1. A computer is hacked and compromised in such a way that leads to it overheating, causing fire damage to the insured's and a third party's property. In this situation, which of the insured's policies should respond (property, liability or cyber)?
  2. A law firm's computer systems are hacked resulting in client data (or money) being lost. This may give rise to a claim under the firm's professional indemnity policy as well as its cyber policy.

Non-affirmative cyber exposures may give rise to two significant issues for insurers. First, insurers may be required to pay claims for unforeseen cyber losses in certain circumstances when they have not charged a premium for the risk. Second, unexpected cyber exposures could trigger accumulation of losses within other policies.

The UK regulators are aware of issues relating to silent cyber and the Prudential Regulatory Authority has issued regulatory guidance,9 which sets out how it expects insurers to 'introduce measures that reduce the unintended exposure' to cyber risk from physical and non-physical damage. In July 2019, Lloyd's mandated that all policies provide clarity regarding cyber coverage by either excluding or providing affirmative coverage.10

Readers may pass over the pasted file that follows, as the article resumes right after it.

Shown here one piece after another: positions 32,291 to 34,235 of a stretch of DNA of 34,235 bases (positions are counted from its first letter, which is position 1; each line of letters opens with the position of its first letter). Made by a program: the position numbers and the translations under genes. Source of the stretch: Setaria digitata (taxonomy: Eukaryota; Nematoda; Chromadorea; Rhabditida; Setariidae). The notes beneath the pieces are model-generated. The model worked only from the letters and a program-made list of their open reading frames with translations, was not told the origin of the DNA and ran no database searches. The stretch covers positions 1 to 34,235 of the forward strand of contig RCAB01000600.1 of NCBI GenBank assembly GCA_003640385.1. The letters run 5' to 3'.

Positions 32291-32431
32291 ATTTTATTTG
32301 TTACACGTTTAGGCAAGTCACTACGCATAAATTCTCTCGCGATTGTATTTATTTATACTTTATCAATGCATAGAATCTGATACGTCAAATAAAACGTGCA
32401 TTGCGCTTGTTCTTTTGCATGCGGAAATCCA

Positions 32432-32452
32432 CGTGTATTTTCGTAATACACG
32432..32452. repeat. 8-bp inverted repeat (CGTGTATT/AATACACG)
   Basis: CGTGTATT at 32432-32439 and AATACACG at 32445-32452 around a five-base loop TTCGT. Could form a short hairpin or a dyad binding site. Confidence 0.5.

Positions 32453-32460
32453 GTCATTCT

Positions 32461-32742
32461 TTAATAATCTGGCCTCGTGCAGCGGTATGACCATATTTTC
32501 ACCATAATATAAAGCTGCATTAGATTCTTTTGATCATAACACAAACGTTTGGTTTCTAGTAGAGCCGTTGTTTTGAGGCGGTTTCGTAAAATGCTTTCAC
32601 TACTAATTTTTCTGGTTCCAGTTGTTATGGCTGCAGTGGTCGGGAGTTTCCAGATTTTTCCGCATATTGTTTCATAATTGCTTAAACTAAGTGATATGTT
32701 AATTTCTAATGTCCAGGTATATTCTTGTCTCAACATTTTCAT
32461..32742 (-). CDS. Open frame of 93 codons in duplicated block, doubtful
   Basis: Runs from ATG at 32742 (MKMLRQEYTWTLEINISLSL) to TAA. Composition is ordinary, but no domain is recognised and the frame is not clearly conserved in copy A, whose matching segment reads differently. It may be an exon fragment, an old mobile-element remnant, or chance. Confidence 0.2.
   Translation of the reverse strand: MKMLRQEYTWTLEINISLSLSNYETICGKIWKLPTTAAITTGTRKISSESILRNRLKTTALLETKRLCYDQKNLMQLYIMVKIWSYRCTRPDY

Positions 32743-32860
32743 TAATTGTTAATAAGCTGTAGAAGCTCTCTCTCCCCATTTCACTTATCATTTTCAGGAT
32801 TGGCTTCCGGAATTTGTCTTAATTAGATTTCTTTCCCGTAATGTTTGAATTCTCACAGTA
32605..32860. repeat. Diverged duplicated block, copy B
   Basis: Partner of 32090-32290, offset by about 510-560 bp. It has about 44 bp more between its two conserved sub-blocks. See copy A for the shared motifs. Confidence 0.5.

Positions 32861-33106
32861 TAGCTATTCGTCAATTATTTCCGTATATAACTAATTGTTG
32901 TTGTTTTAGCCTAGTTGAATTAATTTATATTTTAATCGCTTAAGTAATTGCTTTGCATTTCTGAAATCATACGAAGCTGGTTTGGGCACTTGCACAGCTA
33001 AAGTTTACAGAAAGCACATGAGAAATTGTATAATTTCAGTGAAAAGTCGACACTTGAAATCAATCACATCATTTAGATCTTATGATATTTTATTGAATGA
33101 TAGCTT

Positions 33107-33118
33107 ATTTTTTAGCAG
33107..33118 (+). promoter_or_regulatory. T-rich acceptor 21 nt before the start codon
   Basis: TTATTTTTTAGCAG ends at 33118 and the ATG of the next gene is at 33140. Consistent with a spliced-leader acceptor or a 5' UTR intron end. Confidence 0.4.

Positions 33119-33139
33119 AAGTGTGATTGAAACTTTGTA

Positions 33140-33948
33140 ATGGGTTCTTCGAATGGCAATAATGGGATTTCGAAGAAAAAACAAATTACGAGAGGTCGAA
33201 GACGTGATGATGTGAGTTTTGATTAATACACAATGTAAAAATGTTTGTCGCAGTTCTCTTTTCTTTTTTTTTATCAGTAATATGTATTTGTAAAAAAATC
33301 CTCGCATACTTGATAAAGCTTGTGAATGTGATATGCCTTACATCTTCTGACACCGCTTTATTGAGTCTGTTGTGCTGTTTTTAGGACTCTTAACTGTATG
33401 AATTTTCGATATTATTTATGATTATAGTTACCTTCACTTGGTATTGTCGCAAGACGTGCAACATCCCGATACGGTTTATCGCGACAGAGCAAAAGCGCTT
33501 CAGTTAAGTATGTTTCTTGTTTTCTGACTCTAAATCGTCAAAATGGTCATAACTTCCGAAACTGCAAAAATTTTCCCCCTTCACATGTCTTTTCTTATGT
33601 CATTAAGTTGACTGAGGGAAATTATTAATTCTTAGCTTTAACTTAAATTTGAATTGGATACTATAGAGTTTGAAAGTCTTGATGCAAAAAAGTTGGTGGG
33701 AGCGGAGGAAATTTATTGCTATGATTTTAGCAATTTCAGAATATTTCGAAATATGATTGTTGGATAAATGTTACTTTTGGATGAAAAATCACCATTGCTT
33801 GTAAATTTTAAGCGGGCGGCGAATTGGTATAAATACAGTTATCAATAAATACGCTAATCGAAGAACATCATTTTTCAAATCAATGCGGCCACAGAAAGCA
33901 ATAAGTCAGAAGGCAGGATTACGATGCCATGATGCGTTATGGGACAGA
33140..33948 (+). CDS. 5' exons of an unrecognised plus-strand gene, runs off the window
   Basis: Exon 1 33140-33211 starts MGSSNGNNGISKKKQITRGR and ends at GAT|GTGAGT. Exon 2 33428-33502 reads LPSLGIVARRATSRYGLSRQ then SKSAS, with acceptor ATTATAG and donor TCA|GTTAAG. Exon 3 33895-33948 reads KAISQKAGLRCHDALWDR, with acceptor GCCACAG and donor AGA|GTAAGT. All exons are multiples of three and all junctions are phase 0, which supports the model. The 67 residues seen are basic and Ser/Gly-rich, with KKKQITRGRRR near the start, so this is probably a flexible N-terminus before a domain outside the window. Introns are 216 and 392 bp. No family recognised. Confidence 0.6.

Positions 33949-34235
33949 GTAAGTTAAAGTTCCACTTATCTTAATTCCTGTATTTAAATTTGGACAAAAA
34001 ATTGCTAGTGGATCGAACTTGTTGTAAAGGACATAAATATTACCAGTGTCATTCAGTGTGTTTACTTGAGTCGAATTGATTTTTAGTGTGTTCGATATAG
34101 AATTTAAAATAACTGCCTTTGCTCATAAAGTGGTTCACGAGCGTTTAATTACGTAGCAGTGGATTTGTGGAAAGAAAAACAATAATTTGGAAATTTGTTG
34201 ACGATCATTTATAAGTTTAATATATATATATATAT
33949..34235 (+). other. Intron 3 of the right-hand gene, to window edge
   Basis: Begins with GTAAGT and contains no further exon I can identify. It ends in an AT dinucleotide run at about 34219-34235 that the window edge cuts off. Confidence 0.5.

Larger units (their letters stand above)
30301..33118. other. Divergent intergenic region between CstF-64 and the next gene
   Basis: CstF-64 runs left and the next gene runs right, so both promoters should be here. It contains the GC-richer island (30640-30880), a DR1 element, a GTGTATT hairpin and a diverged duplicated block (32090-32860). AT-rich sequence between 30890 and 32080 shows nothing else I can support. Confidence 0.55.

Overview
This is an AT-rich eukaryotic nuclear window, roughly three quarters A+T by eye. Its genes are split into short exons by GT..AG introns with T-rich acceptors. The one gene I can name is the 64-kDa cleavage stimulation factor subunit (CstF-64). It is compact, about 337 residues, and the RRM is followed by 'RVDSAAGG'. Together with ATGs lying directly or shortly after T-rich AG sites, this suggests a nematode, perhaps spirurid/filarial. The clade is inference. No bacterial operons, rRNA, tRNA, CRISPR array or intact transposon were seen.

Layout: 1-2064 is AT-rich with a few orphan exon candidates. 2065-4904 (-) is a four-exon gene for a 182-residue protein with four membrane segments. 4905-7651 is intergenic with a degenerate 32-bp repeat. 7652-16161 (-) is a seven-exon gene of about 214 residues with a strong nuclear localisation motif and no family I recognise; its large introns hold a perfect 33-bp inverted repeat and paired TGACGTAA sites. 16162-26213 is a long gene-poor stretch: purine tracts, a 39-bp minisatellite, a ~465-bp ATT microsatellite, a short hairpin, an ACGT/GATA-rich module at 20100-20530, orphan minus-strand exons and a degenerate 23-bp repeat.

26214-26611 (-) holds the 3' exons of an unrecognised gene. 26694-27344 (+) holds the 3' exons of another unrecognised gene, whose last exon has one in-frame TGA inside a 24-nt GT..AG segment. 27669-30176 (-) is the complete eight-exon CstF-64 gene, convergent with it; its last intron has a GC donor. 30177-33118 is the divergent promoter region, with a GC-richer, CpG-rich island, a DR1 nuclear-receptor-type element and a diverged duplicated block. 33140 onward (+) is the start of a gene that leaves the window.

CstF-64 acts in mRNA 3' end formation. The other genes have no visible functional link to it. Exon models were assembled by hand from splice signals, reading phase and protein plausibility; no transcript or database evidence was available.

The importance of precise exclusions can be highlighted by reference to a common 'cyber exclusion' known as the CL380 clause. In summary, this clause is designed to exclude losses caused by malicious cyberattacks. However, the onus will be on insurers to prove that the cyber incident was malicious and any inability to do so will mean that the exclusion does not bite. This is because CL380 does not deal with non-malicious cyber issues, which are, in many cases, just as common. In these instances, the CL380 exclusion clause would not apply and the insurer may still face liability. New exclusion clauses are now being introduced, but the CL380 clause can still be found in many policies.

VI Cyber regulation

As well as being a pressing issue for businesses, UK and EU legislators have introduced new regulatory regimes that go some way towards mapping out baseline cybersecurity standards. One of the key pieces of legislation is the GDPR, which overhauled previous data protection rules and requires data controllers and processors to ensure that appropriate measures are in place to protect against unlawful processing of personal data. The GDPR is reflected in the United Kingdom in the Data Protection Act 2018.